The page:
National Emblems of Trinidad and Tobago

Coat of Arms

The coat of arms represents the three ships of Colombus who landed in Trinidad in 1498. The top of the shield depicts two hummingbirds. The supporters are two local birds, a scarlet ibis and a cocrico, respectively. The shield stands on waves breaking against the rocky coasts of the islands.

The Coat of Arms of Trinidad and Tobago was designed by a committee formed in 1962 to prepare the country for independence. The Coat of Arms was selected and formally agreed to be used as the Coat of Arms of Trinidad and Tobago in 1962. The Birds represented on the Coat of Arms of Trinidad and Tobago are the Scarlet Ibis, the Cocrico (native to Tobago) and the Hummingbird. The three ships represent the Trinity and the three ships of Columbus. The three Peaks were principal motifs of Trinidad's early British Colonial Seals and Flag-Badges. They commemorated both Columbus' decision to name Trinidad after the Blessed Trinity and the three Peaks of the Southern mountain range, called the 'Three Sisters" on the horizon. The fruited Coconut Palm dates back to the great seals of British Colonial Tobago in the days when the Island was a separate administrative unit. Motto - Together we aspire, Together we achieve" -speaks for itself and promotes harmony and diversity for national achievement.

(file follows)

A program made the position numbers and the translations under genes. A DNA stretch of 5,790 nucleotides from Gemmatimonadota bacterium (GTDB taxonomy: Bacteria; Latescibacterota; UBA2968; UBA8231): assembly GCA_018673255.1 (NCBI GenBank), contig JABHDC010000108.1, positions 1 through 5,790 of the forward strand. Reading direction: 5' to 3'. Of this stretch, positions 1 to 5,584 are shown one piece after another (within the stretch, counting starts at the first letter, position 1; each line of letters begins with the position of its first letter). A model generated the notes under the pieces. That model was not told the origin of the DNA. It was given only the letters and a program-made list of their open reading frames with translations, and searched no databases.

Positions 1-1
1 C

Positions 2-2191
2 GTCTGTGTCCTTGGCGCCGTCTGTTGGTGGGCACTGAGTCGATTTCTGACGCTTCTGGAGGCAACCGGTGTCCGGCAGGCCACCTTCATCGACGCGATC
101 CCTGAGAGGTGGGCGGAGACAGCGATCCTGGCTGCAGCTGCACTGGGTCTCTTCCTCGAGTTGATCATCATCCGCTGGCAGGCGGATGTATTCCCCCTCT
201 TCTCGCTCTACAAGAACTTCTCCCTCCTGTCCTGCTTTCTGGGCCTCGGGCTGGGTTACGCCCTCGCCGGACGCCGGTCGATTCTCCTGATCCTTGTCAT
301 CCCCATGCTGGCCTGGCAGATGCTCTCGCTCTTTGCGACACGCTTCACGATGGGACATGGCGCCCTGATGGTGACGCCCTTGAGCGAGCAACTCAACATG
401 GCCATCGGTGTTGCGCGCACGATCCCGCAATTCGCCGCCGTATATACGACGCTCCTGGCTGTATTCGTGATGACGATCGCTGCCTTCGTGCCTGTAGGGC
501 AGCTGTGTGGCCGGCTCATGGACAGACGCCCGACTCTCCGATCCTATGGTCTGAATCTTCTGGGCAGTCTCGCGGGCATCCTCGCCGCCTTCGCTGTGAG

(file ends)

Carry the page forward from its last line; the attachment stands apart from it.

Scarlet Ibis

The Scarlet Ibis is the national bird of Trinidad.


The Cocrico is the national bird of Tobago.


The Chaconia is the national flower of Trinidad and Tobago.

Steel Pan